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Ch. 13
(§§1‑4 §5)
This webpage reproduces a section of
History of the Later Roman Empire

by J. B. Bury

published by Macmillan & Co., Ltd.,

The text is in the public domain.

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 p470  Appendix
on the praetorian prefects of the east under Anastasius

There are considerable difficulties as to the succession of the Praet. Prefects in this reign. The evidence will be found collected in Borghesi, Les Préfets de Prétoire, I.370 sqq., but his results are not clear or satisfactory. The dates in C.J. are our main guide. The following seem to be fairly certain: Matronianus, A.D. 491, July (C.J. VII.39.4; I.22.6); Hierius, A.D. 494 (John Mal. XVI p392)‑496, Feb. 13 (C.J. VI.21.16); Euphemius, A.D. 496, April 1‑Aug. 21 (ib. X.16.13; X.19.9); Polycarpus, A.D. 498, April 1 (ib. V.30.4); Constantine, A.D. 502, Feb. 15‑July 21 (ib. III.13.7‑6, 20.18); Appion, A.D. 503 (John Mal. XVI p398); Leontius, A.D. 503‑504 (John Lyd. III.17); Constantine again, A.D. 505 (C.J. II.7.22, but the month Iul. is wrong; Krüger suggests Ian.); Eustathius, A.D. 505, April 19‑506, Nov. 20 (ib. I.4.19; II.7.23); Zoticus, A.D. 511‑512 (Cyrillus, Vita S. Sabae, pp290, 294; this agrees with the chronological indications in John Lyd. III.27; from whom we also learn that Zoticus held office for little more than a year); Sergius, A.D. 517, April 1‑Dec. 1 (C.J. V.27.6; II.7.24).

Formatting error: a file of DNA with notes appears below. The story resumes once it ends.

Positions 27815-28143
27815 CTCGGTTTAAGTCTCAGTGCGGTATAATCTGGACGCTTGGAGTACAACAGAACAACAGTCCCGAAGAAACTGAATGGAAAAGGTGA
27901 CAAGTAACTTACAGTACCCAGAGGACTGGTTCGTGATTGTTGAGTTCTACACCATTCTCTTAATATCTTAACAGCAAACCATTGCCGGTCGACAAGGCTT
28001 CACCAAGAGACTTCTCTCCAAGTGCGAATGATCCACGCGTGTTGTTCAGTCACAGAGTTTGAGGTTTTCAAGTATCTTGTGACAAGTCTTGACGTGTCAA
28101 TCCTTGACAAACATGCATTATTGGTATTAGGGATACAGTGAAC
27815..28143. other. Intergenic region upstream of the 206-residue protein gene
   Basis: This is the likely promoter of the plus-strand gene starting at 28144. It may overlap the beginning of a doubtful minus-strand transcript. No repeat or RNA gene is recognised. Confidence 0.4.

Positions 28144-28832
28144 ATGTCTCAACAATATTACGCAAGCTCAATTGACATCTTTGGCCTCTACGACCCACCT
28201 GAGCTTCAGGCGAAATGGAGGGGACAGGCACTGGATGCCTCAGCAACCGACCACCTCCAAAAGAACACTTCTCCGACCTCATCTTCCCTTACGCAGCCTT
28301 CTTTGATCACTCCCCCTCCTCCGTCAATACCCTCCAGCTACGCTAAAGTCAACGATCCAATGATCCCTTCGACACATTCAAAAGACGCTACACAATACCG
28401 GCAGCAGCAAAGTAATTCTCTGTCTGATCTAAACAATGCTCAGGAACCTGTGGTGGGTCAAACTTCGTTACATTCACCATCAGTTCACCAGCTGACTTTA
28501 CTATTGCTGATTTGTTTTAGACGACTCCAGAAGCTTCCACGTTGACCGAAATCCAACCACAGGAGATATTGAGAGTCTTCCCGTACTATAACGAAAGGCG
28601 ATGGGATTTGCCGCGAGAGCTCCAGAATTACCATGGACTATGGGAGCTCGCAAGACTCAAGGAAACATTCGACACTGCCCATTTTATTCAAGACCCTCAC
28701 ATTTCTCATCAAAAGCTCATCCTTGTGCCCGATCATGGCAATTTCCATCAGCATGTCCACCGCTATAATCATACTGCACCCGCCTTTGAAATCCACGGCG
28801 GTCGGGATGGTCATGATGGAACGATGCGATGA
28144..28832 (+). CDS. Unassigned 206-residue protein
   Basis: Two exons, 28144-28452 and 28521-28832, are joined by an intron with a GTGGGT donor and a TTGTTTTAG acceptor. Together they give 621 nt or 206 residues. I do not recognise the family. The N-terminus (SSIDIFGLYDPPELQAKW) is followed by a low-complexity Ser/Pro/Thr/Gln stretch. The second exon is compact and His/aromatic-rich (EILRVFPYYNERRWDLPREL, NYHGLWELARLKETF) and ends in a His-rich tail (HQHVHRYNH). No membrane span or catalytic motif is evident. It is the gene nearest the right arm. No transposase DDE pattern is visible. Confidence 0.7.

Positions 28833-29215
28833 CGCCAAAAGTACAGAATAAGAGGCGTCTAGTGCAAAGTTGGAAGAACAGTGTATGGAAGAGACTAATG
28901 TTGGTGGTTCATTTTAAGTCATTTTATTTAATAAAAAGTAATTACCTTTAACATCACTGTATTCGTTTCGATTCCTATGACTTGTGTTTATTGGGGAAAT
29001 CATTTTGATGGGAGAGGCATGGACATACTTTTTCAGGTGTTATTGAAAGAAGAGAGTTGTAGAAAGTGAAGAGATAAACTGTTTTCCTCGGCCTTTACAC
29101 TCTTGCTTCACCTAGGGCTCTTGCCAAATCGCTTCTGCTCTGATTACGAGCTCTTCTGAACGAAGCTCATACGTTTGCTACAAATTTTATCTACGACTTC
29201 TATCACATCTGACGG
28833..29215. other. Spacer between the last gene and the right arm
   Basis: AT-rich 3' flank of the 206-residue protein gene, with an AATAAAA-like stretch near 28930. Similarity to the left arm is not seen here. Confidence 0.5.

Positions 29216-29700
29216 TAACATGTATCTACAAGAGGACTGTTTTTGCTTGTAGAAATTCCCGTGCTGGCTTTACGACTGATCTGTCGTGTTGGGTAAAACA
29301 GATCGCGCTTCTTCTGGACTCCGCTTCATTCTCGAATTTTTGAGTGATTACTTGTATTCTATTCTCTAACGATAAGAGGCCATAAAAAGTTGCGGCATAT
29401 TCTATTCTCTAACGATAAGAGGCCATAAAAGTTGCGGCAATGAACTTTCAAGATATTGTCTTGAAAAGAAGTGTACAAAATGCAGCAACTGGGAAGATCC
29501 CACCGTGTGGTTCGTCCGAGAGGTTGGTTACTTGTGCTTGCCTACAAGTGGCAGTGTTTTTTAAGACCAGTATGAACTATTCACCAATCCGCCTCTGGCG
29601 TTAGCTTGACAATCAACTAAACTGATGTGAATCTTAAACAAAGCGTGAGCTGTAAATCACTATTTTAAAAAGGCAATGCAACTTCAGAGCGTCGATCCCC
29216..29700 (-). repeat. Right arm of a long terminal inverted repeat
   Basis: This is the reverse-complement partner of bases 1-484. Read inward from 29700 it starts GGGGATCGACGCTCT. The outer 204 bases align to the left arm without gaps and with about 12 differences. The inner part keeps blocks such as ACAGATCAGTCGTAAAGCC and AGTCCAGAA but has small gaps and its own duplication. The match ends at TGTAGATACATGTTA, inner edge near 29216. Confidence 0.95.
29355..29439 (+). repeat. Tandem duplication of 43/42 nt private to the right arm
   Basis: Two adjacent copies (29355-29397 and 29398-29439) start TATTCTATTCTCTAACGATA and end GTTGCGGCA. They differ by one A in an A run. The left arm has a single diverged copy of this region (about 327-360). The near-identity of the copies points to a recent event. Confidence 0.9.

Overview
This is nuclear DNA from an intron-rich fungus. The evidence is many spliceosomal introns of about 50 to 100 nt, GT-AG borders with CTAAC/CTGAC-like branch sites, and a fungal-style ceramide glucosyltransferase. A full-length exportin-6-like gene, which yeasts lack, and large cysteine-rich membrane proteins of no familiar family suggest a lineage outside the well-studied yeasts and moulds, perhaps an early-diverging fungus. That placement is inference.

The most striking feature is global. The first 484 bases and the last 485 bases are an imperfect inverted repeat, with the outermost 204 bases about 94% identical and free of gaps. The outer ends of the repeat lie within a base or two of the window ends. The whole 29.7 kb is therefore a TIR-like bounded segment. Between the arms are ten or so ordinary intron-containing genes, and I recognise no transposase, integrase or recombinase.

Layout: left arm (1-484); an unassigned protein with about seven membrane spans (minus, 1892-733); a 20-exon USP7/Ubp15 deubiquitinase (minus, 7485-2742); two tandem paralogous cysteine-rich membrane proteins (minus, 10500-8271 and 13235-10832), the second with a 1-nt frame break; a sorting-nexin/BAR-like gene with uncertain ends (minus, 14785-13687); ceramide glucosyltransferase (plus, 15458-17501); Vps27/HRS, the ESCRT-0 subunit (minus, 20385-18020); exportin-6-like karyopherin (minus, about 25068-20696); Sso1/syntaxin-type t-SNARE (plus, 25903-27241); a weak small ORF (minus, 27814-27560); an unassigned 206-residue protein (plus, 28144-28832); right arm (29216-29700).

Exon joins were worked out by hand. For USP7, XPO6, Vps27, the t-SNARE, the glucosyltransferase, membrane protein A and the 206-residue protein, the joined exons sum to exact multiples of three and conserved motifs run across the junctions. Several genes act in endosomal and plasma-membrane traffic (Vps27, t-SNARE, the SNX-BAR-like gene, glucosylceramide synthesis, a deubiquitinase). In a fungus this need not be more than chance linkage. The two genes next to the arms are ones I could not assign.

The Prefects of uncertain date are Armenius, Arcadius, Leontius (ib. XII.50.23; XII.37.7; VII.39.6), and Marinus. As to Leontius, he held office after 500 (cp. ib. VII.39.5, and John Lyd. III.17). For the Prefecture of Marinus we have the limits 498 (John Lyd. III.36) and 515, in which year he was ex‑Pr. Pr. (John Mal. XVI pp403, 405, 407). He was influential with Anastasius in the Prefecture of Zoticus (Cyrillus, loc. cit.), and it is to be noted that Zacharias of Mytilene (VII.9), speaking of him as the Emperor's friend and confidant, describes him as a chartularius (A.D. 511). The people of Constantinople held him as partly responsible for the ecclesiastical measures which caused the riot of Nov. 512, and his house was burnt down (Marcell. Chron., sub a.). On the whole, I would conjecture that he became Prefect in that year, having succeeded Zoticus. It does not follow from John Lyd. loc. cit. (as Borghesi supposes) that he immediately succeeded Polycarpus. In the latter part of his reign, Anastasius appointed only Scholastici (ῥήτορες, λογικοί) to the Prefecture (John Lyd. III.50; Priscian, Pan. 246‑251), in accordance with the old tradition of the civil service. For the training of the scholasticus cp. Macarius, Hom. 15.42, in Migne, P.G. XXXIV.604. — Marinus is meant by the Μαριανός who is mentioned in Justinian, Nov. 96 § 15, as is evident from the context. He was Praetorian Prefect again under Justin A.D. 519 (C.J. V.27.7; II.7.25). — There is a slight difficulty about Appion, though John Malalas (source: Eustathius of Epiphania) says expressly that the patrician  p471 Appion was appointed ἔπαρχος πραιτωρίων ἀνατολῆς and sent to the East on the outbreak of the Persian War. This seems to harmonise with Joshua Styl. LV p44, who states that Appion the hyparch was at Edessa in May 503. But it would be very strange for a Praet. Prefect to proceed himself to the seat of war to supervise the commissariat, and we should naturally take hyparch to mean the officer called prefect of the camp, ὁ τοῦ στρατοπέδου ἔπαρχος (Procopius, B.V. I.11), both here and ib. LXX, where we learn that Calliopius became hyparch in May 504,º an office which he occupied till 506, ib. XCIX. We cannot suppose Calliopius to have been Praet. Prefect, as the post was held by Constantine and Eustathius in 505‑506, and it is a little difficult to interpret hyparch differently in the two cases. But we have to take into consideration the statement of John Lyd. III.17 that Anastasius was "moved with anger against Appion," ἀνδρὸς ἐξοχωτάτου καὶ κοινωνήσαντος αὐτῷ τῆς βασιλείας ὅτε Κωάδης ὁ Πέρσης ἐφλέγμαινε, Λεοντίου τὴν ἐπαρχότητα διέποντος. This seems to mean that Apion was Praet. Pref. at the outbreak of the Persian War, but fell into disfavour and was succeeded by Leontius, and establishes the Prefecture of Appion. I am inclined to think that Joshua's Appion was a different person.

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